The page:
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How are benefits brokers paid?

Hands giving & receiving money

Questions employers should ask

It can be difficult to compare benefits brokers – they generally say the same things when you meet with them, and it can be difficult to tell which agency is going to provide your employees with the best, most cost-effective benefits.

One key question to ask when comparing benefits brokers is how they are paid. The current benefits commission system often incentivizes brokers to behave in ways that are not necessarily in the clients’ best interest.

(More: Download our free e-book, “10 Questions to Ask Your Benefits Broker” here.)

Imagine your CPA told you that she makes more money the more you pay in taxes. It’s hard to imagine not firing the CPA and finding a new one, right? Yet, that is often how it works for brokers. The more you pay in premiums, the more the broker makes. This is starting to change, but it’s often still the case.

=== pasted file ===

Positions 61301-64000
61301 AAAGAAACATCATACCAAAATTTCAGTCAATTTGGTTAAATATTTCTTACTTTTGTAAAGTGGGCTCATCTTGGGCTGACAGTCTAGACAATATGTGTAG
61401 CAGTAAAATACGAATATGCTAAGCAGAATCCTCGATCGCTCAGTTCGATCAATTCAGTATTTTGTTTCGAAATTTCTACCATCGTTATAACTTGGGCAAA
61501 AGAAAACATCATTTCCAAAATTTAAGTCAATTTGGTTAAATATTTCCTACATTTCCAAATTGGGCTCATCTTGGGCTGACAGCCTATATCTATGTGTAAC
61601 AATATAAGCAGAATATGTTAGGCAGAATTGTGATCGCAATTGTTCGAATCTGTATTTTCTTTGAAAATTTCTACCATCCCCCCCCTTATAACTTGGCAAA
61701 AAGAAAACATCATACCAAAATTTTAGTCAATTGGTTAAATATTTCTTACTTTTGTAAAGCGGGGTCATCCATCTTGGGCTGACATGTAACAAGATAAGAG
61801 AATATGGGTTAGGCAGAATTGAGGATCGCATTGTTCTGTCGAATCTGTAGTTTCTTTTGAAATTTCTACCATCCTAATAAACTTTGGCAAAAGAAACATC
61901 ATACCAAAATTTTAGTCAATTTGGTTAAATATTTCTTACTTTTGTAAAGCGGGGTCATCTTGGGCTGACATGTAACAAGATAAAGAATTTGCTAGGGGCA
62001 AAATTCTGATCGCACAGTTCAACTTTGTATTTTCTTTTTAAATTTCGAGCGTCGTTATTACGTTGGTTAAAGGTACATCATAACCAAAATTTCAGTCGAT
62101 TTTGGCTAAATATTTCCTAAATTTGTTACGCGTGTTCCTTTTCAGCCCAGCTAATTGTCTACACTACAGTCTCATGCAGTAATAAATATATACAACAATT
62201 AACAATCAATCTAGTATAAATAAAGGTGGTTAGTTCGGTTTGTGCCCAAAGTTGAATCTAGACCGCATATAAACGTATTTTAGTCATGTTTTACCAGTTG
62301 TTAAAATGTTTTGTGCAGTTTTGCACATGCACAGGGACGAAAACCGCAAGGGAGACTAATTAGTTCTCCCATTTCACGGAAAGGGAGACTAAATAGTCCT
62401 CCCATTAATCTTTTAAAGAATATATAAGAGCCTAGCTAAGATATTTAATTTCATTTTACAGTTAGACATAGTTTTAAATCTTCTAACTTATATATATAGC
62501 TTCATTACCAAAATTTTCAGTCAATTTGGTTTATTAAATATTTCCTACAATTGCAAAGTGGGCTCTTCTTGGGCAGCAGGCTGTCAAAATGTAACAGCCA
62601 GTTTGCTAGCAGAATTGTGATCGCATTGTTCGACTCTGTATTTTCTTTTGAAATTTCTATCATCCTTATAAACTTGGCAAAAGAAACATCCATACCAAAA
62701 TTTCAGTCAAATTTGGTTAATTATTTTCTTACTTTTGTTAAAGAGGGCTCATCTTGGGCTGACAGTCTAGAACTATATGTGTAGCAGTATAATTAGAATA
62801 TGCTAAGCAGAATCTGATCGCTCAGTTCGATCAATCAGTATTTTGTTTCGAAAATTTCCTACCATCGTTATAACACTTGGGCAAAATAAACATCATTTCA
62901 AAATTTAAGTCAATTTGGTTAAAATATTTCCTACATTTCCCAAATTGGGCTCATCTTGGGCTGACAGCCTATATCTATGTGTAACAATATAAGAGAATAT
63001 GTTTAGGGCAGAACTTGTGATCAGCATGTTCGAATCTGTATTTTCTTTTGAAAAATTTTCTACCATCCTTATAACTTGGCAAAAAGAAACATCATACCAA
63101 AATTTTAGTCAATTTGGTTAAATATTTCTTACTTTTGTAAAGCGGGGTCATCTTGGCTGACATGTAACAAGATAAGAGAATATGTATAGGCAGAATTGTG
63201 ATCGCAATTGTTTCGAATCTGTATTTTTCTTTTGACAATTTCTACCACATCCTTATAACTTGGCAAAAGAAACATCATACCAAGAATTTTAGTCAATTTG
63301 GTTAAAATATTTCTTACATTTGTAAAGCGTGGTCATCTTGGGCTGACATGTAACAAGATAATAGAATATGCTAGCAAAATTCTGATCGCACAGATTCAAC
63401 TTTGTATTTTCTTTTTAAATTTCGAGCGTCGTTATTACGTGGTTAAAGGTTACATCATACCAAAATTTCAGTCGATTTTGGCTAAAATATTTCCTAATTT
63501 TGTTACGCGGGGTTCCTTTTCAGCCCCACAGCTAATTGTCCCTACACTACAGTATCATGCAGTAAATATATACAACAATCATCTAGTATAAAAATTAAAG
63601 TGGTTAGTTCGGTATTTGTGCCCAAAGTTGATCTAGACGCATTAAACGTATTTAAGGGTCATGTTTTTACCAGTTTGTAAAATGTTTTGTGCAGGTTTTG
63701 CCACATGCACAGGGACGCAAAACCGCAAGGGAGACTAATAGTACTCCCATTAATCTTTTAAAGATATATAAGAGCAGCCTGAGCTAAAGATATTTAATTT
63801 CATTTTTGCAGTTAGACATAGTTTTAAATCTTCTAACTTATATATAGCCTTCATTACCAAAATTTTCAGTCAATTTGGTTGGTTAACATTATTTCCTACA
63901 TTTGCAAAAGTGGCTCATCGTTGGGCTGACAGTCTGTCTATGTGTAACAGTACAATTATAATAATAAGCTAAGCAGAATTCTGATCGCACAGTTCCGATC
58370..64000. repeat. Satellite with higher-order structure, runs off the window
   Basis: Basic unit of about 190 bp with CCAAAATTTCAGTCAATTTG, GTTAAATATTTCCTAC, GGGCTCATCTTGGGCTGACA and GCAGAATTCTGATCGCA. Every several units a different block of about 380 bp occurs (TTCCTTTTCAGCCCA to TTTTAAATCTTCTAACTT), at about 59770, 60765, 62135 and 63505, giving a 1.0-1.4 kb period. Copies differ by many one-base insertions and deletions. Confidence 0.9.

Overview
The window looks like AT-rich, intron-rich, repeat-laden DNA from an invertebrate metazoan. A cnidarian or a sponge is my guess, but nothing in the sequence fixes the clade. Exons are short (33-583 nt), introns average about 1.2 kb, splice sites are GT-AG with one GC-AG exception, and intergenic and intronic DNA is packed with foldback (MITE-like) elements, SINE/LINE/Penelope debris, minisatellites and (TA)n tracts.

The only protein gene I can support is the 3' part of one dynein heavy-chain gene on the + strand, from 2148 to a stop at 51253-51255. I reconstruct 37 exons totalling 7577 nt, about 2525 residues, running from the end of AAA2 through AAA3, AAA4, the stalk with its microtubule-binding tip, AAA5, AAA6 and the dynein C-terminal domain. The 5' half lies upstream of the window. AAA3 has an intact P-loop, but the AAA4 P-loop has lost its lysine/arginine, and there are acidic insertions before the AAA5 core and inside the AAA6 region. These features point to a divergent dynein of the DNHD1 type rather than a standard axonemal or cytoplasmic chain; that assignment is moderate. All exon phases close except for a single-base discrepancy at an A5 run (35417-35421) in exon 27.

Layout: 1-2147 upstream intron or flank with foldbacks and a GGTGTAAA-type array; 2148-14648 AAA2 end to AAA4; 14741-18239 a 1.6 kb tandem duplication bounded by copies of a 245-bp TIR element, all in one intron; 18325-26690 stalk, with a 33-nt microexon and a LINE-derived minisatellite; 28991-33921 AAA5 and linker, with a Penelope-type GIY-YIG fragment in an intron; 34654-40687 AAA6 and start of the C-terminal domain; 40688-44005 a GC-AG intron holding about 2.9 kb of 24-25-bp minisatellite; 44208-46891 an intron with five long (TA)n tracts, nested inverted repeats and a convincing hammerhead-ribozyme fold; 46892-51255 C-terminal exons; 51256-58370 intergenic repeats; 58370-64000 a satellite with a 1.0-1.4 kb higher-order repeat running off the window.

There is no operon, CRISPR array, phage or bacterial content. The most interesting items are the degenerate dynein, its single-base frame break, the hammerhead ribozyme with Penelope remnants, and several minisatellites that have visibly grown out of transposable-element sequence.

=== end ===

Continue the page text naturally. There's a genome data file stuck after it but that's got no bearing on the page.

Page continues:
Brokers have little control over the commission systems put in place by health insurance brokers, but they can take steps to ensure that the quality of their advice isn’t negatively affected by commissions.

Many believe that failing to do this is what has contributed to a slower-than-expected employer acceptance rate of HSAs. Because premiums for HSA plans can be up to 40 percent less that traditional health insurance plans, brokers are often disincentivized to help employers adopt this strategy.

This conflict of interest has caused many employers to miss out on savings.

Bernard Health employs a few approaches to ensure its advice isn’t affected by commissions — to learn more, download our free e-book, “10 Questions to Ask Your Benefits Broker.” You can also visit or give us a call at 1-800-505-0750 to speak with an advisor and learn more.

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